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Teens Playing Dress-Up

I spot another skinny teenage boy in an ill-fitting rental suit standing with his date, who took a hundred and ten percent more time imagining, choosing, and adjusting her glamourous outfit for the evening. They are with a fancy dressed crew of their peers laughing and acting giddy after all the attention of the day. I feel happy even for the weather – for the warmth of the evening sun setting on these kids as I drive by them, but mostly I feel nostalgic for the fun we had at my own four kid’s high school graduations.

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It’s June.  And June makes me think about writing the book, Text Me, Love Mom, and how the tale started with my eldest getting that letter in the mail telling all of us that yes, she would be leaving home to go away to college six-hundred miles from home. As nervous as I was (was she more or less so?) it was hard to fathom.  I was still driving her to piano lessons once a week, reminding her to bring a jacket on cool nights, putting in my two cents about – well – most everything. And she was going to somehow go off and live in a faraway city, (never go to another piano lesson) and get up every day and be part of something else entirely separate from us?

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Yes, of course, she was. As excited as those kids are that I pass on June nights, getting out of limos, or milling in parks in their dress-up clothes, maybe even dishing out money in a restaurant before or after a graduation event – somewhere there are parents whose trepidation and worry matched that excitement. The clothes had been bought and the limos rented by moms and dads who didn’t see how that kid would manage without them – their managers. That gang of youths getting ready to party hard had parents who were losing their concentration at work when they thought about their household ticking along with their son or daughter absent from it. Of course, not all the recent grads will go away.  Some of them will get jobs or go to local colleges, but still life changes.  They’ll stake out used furniture and share apartments with friends, travel to countries their parents have never been too, or find their people in another city.  I know now that they do come home to perch now and again, but there is no denying that this dress-up ritual, and the cap and gown, and late late night parties are part of the threshold to a new sort of family life.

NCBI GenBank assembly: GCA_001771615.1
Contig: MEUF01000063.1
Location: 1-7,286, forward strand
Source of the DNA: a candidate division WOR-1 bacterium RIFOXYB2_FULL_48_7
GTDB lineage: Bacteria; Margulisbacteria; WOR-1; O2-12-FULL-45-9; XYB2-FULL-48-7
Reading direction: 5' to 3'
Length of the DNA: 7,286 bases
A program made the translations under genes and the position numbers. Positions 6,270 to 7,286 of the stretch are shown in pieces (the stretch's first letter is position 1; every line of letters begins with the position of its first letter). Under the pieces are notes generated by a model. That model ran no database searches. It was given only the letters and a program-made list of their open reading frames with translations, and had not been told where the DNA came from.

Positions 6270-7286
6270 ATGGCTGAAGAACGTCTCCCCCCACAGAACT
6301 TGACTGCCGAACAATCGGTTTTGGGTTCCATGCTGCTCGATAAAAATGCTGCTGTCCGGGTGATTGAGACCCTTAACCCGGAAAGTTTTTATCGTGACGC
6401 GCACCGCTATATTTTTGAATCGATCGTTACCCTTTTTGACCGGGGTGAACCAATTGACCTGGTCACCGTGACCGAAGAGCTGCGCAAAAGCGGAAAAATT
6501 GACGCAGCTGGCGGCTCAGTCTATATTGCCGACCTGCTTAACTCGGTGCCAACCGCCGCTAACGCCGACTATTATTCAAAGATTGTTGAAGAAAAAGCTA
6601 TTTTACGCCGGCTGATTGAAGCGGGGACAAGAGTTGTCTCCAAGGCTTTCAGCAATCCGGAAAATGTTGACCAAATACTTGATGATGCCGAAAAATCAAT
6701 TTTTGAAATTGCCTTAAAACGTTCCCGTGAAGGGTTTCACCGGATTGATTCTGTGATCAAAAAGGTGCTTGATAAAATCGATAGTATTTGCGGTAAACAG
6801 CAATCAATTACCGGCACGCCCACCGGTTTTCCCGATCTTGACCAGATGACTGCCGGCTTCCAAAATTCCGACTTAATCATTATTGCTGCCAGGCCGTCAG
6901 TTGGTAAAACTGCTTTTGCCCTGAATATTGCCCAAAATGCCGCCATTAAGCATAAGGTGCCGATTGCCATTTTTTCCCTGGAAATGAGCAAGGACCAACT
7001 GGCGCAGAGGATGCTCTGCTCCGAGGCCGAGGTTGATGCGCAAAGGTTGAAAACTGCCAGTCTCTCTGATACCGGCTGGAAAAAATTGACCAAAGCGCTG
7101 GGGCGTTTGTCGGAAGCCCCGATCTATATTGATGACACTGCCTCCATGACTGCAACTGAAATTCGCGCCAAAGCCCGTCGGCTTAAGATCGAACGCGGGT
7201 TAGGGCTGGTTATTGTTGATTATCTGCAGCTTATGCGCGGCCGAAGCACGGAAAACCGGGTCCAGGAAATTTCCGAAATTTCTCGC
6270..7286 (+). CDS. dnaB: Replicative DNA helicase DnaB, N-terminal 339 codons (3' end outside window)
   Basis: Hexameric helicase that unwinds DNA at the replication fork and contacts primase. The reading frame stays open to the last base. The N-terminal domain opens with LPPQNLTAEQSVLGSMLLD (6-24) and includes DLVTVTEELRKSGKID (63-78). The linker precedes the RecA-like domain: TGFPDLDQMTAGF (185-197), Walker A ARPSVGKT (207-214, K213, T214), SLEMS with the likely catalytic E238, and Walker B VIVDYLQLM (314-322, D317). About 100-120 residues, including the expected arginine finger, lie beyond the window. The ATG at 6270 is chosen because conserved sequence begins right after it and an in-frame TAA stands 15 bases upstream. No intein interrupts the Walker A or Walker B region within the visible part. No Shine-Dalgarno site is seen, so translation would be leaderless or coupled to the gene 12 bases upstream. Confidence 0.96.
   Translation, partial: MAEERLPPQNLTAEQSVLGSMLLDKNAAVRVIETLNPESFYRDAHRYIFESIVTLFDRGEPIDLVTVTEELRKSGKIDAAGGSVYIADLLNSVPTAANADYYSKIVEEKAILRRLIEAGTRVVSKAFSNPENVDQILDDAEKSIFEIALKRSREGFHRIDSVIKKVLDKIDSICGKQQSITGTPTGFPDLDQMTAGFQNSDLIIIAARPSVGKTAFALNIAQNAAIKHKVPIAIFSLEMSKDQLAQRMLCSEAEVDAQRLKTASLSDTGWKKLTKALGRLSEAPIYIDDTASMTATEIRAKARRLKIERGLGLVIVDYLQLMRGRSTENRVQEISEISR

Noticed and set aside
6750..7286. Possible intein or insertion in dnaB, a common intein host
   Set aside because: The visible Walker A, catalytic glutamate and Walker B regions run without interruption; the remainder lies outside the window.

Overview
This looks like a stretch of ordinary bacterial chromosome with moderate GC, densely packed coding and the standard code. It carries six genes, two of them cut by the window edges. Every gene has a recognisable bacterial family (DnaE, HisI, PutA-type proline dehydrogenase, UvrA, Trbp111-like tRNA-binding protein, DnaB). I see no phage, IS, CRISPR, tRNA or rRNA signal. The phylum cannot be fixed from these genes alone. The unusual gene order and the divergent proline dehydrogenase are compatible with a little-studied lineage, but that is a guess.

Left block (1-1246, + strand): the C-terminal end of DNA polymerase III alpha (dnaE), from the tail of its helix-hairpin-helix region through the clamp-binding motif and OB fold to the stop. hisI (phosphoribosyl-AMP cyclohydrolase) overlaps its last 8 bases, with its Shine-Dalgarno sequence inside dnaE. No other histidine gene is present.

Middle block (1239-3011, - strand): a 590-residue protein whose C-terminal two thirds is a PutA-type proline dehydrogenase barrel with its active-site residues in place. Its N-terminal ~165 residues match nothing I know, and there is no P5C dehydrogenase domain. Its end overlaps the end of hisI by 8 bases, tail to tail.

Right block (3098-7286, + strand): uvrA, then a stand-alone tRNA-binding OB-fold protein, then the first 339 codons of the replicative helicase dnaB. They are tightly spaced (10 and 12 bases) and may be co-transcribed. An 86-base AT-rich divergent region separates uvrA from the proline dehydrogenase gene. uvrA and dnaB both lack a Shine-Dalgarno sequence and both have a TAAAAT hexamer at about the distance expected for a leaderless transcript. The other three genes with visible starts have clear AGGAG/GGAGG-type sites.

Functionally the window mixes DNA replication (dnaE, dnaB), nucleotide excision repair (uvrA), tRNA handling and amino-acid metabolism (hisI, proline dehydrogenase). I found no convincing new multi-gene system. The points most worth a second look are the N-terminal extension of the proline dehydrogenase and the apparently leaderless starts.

Back in my quiet kitchen, which used to be such a hub of activity, I stare out into the yard.  The peonies have bloomed and are dropping their wide luscious petals, and the dark blue delphiniums reach to the sky. I’m stepping out to water a basket of geraniums on the deck when I get a text from our daughter Lily, who also lives 600 miles away now, “Mom, we’re meeting at the lake on the long weekend, right?”

“I’ll be there with bells on,” I text back and then I send a love note to each of her siblings, “It’s me, just checking in…xoxo ”

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This Mom – my daughter.

This Mom.

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Mother’s Day is supposed to honour our moms but I also want to thank my eldest daughter – the mom that has brought so much delight to my life and filled my arms with first sweet babies, and now little girls.

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I have so much respect for my daughter’s calm, quiet way with her children. Sometimes I can’t keep my grandmother/mother mouth shut about “do this or try that”, but really and truly my first child to have children is such a graceful, smart, giving mother, evidenced by her two adventurous, creative, caring small daughters. And I thank her for sharing them with me, always the best part of my week.

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So the last Text Me, Love Mom Mother’s Day quiz question – what message does the mother in the book text to her children at the close of the final chapter?  Thanks to all those who have had fun with my quiz, I’ll send a signed copy to the reader with the most correct answers in the comments section.  And to you all – Happy Mother’s Day.